JOSH: This might just be wishful thinking, but those kind of look like Tofu Pups to me. We see another soon-to-be-familiar face with Ron Stark, the exceedingly normal-looking guy (“Prance Stuard”) who takes the punch to the nuts from the tornado dwarf. He’s one of Awesome Show’s heaviest-hitting background faces.
HARRISON: Well, I never thought I’d see the phrase tornado dwarf in my life so I can die happy now.
JOSH: The show experiments here with a pretty different style than what we saw in “Dads.” There are a bunch of 5-10 second blackout interstitial sketches here that, in my opinion, totally don’t work. “Balls,” “Bloody balls,” and “Whore’s Milk” overstay their welcome, which is saying something for jokes that are 3 seconds long. Which is interesting because I have a very distinct memory in high school of watching the episode on my computer so that I could take a screenshot of “Balls” and set it as my desktop background. Knowing where the show will go from here, though, these jokes feel lazy and “OMG Random!” to me.
HARRISON: I think what makes a lot of the “Balls” so “OMG Random” is that they don’t ever really tie back into Cinco Balls Insurance. Cinco has so many great products so it is odd that they don’t advertise their Balls Insurance more.
Also it’s been almost a week since I watched this episode for the write up and I still have “Rolo Tony Brown Town” stuck in my head so take that for what you will.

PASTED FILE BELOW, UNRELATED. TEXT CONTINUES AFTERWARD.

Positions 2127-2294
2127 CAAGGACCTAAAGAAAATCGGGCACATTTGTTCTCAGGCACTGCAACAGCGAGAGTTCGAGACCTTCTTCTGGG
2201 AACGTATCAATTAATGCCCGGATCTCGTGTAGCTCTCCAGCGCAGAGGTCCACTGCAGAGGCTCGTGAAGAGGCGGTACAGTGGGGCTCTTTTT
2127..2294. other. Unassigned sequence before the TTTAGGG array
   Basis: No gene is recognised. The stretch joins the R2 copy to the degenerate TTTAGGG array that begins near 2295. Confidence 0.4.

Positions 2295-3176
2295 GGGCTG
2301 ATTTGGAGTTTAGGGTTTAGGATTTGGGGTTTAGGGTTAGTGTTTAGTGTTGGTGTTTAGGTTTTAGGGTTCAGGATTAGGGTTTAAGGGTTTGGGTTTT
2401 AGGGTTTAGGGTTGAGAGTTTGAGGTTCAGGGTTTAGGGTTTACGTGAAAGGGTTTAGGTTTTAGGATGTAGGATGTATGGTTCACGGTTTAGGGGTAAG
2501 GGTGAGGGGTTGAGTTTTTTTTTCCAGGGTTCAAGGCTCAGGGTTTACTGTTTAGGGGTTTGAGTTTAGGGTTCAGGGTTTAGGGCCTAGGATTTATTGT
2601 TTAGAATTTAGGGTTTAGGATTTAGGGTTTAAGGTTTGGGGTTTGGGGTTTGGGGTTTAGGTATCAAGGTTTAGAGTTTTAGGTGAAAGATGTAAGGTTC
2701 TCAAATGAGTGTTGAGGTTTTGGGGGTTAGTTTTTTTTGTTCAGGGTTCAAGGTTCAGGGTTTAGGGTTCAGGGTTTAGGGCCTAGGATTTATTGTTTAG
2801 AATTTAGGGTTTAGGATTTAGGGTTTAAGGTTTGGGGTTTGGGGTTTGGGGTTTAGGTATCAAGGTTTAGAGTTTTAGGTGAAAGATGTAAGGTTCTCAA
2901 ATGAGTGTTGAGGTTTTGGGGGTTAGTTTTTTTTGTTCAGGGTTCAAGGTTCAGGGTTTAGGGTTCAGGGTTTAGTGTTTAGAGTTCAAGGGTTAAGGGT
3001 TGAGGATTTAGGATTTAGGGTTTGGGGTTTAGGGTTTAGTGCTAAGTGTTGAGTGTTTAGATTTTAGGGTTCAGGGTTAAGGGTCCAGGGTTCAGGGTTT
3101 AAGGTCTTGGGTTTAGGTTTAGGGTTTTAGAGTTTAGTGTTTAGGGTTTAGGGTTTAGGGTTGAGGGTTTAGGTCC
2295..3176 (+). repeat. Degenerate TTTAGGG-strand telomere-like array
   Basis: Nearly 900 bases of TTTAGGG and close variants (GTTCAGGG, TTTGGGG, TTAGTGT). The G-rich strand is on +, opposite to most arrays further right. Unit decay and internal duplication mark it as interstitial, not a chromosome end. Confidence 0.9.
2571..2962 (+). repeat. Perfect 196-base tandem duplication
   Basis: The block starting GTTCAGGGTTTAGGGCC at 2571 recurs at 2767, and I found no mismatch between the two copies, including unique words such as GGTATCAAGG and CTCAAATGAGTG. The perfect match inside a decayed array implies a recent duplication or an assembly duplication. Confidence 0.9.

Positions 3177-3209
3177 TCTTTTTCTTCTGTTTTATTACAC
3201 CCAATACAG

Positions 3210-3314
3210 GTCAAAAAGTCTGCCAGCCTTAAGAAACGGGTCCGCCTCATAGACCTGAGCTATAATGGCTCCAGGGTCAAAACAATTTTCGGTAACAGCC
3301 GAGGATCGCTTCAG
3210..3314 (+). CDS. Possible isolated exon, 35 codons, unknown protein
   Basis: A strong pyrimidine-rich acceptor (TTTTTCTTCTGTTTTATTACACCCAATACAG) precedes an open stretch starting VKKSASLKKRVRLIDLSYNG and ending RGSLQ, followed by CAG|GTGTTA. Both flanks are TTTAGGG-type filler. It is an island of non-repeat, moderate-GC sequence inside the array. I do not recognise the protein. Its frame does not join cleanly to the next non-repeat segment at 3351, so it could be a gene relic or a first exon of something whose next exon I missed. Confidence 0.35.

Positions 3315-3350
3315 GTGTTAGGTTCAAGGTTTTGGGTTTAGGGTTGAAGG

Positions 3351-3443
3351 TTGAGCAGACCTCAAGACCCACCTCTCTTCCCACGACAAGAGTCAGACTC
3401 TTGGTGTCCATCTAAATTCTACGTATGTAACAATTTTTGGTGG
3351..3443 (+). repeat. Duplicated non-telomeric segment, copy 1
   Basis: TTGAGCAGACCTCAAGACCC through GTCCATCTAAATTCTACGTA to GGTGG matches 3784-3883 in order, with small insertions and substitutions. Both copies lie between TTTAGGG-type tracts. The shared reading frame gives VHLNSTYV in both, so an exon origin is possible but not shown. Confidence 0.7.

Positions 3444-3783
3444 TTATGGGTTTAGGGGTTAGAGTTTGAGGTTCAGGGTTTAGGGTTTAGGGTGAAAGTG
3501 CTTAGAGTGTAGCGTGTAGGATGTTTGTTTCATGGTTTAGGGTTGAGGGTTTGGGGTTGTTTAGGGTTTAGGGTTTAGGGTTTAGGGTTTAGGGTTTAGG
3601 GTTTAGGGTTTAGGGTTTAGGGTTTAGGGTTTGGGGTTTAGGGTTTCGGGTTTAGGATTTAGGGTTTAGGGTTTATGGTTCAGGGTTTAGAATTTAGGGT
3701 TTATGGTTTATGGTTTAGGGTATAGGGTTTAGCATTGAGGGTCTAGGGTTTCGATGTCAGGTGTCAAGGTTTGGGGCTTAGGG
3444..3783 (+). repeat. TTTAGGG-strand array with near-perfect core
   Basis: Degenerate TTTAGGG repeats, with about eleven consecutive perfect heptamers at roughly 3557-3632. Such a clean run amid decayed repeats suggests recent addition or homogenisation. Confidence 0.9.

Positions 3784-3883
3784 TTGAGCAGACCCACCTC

JOSH: I agree - missed opportunity with the Balls Insurance. Luckily for us, the show quickly moves away from this tone and from that style of humor. Even more luckily for us, “Rolo Tony Brown Town” is just the beginning of catchy T&E music.
Stuff changed from the original version: - Originally, I was trying my best to be faithful to the comics and include Snowbird as a character. Unfortunately, once I cut all the terrible/racist canon stuff, there wasn’t much left to her. Instead, this time I put Heather in that spot, which gives her more to do (besides having awesome joke t-shirts). I think Heather’s great, so this tactic should be more fun for the story.
- I am not pulling any punches this time about epilepsy. I added a fair bit of material to (I hope) get this across better.
- a little more elaboration/throughline on the topic of anarchy/nonviolence. X-Men has always been a very rich ‘verse for exploring themes of how violence and activism do or don’t fit together, most iconically with the Xavier/Magneto divide. I wanted to muddy those waters by depicting some more extreme views (full-on pacifism, for one) and treating all the angles with as much sympathy as possible.